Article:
Roy also supported and lobbied for the adoption of two key affordable housing measures. The first, The Inclusionary Zoning Ordinance, now requires 15% of housing built by developers to be affordable. The second, The Condo Conversion Ordinance, limits multi-family owners from evicting tenants without just cause pursuant to condominium conversion.
Roy introduced and successfully lobbied for the passage Anti-Wage Theft Ordinance which now protects workers in Chelsea from unscrupulous employers who attempt to withhold rightfully earned wages and overtime.
Roy’s advocacy was also instrumental in obtaining more funding for Chelsea’s Summer Jobs Employment program, which provides summer jobs and the opportunity for for Chelsea teens to gain work experience and life skills.
“I am particularly proud to have the endorsements of the Greater Boston Labor Council, SEIU 888, SEIU 32BJ, Ironworkers Local 7 and New England Region of Carpenters,” he said, “because I have worked and fought hard for working people of all ages in Chelsea.”
“Two years ago, he said, “I asked Chelsea voters then to give me the opportunity to be their voice and to work for them. They did, and for that, I’m very grateful. We’ve accomplished a lot since. But, we have so much more work to do in Chelsea. We need improved access to affordable transportation. We need a permanent bike sharing program. We need to keep pressure on MassPort to mitigate Logan Airport’s impact on our community. We need more balanced and smart new development that doesn’t negatively impact our quality of life. We need to focus on and properly mitigate the impact of the Wynn Casino. We have to increase economic opportunities for working families so they can afford to take care of themselves and their children and not be priced out of Chelsea. There’s so much to do. So I am once again asking for your vote on Nov 7th to continue to be your Councilor At Large. Please support me on Tuesday, November 7th. Thank you and God bless.”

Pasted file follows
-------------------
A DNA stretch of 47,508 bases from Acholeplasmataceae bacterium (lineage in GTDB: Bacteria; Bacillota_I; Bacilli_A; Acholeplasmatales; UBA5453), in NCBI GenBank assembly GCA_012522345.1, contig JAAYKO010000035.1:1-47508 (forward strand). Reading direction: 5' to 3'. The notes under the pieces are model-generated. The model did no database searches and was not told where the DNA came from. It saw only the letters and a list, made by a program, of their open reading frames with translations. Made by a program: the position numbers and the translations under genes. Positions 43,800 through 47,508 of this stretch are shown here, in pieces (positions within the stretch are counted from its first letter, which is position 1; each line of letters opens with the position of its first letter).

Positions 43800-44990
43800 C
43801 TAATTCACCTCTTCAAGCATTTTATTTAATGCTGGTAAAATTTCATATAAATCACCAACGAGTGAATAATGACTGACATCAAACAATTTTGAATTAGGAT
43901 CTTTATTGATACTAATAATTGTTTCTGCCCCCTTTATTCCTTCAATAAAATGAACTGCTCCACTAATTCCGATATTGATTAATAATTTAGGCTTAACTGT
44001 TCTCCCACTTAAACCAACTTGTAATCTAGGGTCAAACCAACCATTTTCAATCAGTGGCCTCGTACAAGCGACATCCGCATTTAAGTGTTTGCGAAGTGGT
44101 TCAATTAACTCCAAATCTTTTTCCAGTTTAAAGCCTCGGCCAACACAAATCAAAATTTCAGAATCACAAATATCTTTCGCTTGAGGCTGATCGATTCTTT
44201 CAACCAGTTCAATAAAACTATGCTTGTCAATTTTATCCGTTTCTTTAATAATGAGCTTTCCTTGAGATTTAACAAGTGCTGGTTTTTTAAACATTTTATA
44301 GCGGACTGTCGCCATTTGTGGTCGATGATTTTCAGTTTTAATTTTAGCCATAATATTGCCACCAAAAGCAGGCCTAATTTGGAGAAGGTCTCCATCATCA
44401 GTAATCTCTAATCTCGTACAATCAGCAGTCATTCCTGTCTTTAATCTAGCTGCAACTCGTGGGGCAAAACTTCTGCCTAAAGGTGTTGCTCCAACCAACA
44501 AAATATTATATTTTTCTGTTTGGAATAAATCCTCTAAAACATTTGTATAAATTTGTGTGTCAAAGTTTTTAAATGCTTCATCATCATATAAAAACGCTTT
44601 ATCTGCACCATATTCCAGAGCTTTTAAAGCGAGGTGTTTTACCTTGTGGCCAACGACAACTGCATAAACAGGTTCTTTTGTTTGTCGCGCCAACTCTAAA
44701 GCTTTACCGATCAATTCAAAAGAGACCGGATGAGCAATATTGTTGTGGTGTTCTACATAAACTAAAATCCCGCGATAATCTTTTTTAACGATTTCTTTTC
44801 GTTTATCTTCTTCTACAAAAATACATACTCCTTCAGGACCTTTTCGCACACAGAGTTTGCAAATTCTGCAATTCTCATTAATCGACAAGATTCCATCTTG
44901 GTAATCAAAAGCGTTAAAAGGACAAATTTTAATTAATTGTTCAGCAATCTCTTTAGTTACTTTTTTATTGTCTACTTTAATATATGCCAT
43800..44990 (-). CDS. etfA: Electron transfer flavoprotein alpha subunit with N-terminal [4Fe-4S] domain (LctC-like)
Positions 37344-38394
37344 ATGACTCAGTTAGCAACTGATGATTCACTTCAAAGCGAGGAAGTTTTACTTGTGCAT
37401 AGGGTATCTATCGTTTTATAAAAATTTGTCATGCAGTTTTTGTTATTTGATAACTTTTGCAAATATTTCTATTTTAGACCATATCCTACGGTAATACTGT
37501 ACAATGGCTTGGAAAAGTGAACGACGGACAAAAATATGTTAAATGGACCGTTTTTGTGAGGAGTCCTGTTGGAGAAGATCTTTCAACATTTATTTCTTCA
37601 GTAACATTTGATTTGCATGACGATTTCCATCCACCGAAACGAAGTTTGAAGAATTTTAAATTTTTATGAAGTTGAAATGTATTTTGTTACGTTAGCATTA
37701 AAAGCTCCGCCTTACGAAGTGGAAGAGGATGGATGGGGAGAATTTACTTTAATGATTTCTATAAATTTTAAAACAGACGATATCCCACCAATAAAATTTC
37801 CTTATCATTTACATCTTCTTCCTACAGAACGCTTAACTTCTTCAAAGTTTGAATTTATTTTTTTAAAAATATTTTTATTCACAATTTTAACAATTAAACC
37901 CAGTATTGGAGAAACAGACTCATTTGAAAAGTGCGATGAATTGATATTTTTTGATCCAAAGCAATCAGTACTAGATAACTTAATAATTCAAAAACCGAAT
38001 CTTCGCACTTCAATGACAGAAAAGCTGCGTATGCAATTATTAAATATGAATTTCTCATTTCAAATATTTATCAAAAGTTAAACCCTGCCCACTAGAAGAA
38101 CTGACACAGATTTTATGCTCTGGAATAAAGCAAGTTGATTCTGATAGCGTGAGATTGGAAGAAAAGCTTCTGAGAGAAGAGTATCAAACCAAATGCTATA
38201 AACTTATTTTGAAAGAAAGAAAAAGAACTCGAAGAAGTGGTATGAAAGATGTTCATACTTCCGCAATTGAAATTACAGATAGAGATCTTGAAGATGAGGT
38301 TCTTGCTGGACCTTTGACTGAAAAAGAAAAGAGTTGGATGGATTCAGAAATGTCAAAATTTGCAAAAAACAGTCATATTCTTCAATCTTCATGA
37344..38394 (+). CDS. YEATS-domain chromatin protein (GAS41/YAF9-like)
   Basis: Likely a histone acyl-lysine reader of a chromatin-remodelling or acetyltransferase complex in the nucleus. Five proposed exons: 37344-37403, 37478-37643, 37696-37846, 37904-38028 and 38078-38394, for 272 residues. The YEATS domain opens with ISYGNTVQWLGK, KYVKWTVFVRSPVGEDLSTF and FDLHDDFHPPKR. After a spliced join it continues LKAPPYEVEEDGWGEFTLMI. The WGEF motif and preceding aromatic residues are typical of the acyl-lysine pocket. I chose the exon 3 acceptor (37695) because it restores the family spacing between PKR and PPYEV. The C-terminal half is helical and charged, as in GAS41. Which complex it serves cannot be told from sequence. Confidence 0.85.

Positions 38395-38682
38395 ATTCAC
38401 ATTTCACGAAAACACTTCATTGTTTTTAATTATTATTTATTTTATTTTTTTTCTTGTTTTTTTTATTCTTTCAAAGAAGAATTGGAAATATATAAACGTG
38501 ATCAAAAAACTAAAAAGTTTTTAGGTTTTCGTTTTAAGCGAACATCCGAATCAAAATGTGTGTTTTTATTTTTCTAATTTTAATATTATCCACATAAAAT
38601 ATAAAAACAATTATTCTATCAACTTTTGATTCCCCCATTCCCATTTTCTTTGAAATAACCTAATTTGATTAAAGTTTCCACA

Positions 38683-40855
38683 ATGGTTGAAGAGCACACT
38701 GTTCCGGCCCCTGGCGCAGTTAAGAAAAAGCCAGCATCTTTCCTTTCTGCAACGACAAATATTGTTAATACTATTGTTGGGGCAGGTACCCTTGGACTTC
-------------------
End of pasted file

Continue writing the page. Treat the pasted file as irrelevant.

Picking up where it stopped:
The 30th Annual Chelsea Chamber of Commerce $10,000 Pot of Gold is around the corner. The event will be held on Wednesday, October 18, 2017 at Anthony’s of Malden, 105 Canal Street, Malden, MA. It will be an outstanding evening filled with great networking opportunities, delicious food and Back to the 80s fun, all while supporting your Chamber. This is the longest running major fundraiser for the Chelsea Chamber! Proceeds greatly contribute to the important work the Chelsea Chamber of Commerce does for the business community in Chelsea. First prize is $10,000. Only 250 will be sold and can be purchased by Chamber members and nonmembers alike. Act now and you could be the next $10,000 Pot of Gold winner!
Chairs Sue Gallant and Arthur Arsenault are working with their committee to make the 30th Pot of Gold the best yet! The Chamber will be going back to the 80s when it all started celebrating all the iconic music, fads and outfits from that decade. Prizes will be awarded to the best outfits from the 80s! Get creative and let’s see what you can put together! Maybe you will be one of our prize winners!
We also have opportunities to purchase raffle tickets to win Megaraffle baskets that are each valued at over $500. Themed baskets include Nights on the Town with Celtics, Bruins or Red Sox tickets, Ultimate Tailgate Package and a North Shore experience to name a few. We will also raffle off an Instant Wine Cellar where one person will win enough wine to start their own wine Cellar as well as a 50/50 raffle! So many great prizes to win besides the big prize of $10,000!
Tickets are $175.00 each. The ticket price includes one entry in the drawing for a chance to win the $10,000 top prize, opportunities to win one of our many fabulous door prizes, one dinner which will include a delicious meal of surf and turf and open bar. Additional dinner tickets can be purchased for $60. Festivities start at 6:00pm with dinner at 7:00pm and the first ticket drawn at 8pm.
The Chamber would like to thank the following for sponsoring this important fundraiser for the Chelsea Chamber of Commerce:
Chelsea Bank, a division of East Cambridge Savings Bank
MGH Health Center
Arsenault & Cline, CPAs, Stop & Compare Supermarkets, Cameron Real Estate Group, Hispanic American Institute, North Shore Advisory Group
Coprico Printing, Cataldo Ambulance, Chelsea Community Cable Television, Fairmont Copley Plaza, El Planeta, Independent Newspaper Group
Sponsorships are still available. Your name will be included on the Chamber website, in social and print media and advertised throughout the event. What a great way to highlight your business to people from all over the North Shore!
Only 250 tickets will be sold, so get your tickets now! Check out the Chamber website at www.chelseachamber.org, call the office at 617-884-4877 or drop by 308 Broadway Chelsea today. Rich Cuthie, Executive Director of the Chamber, will be happy to help you pick that winning ticket number!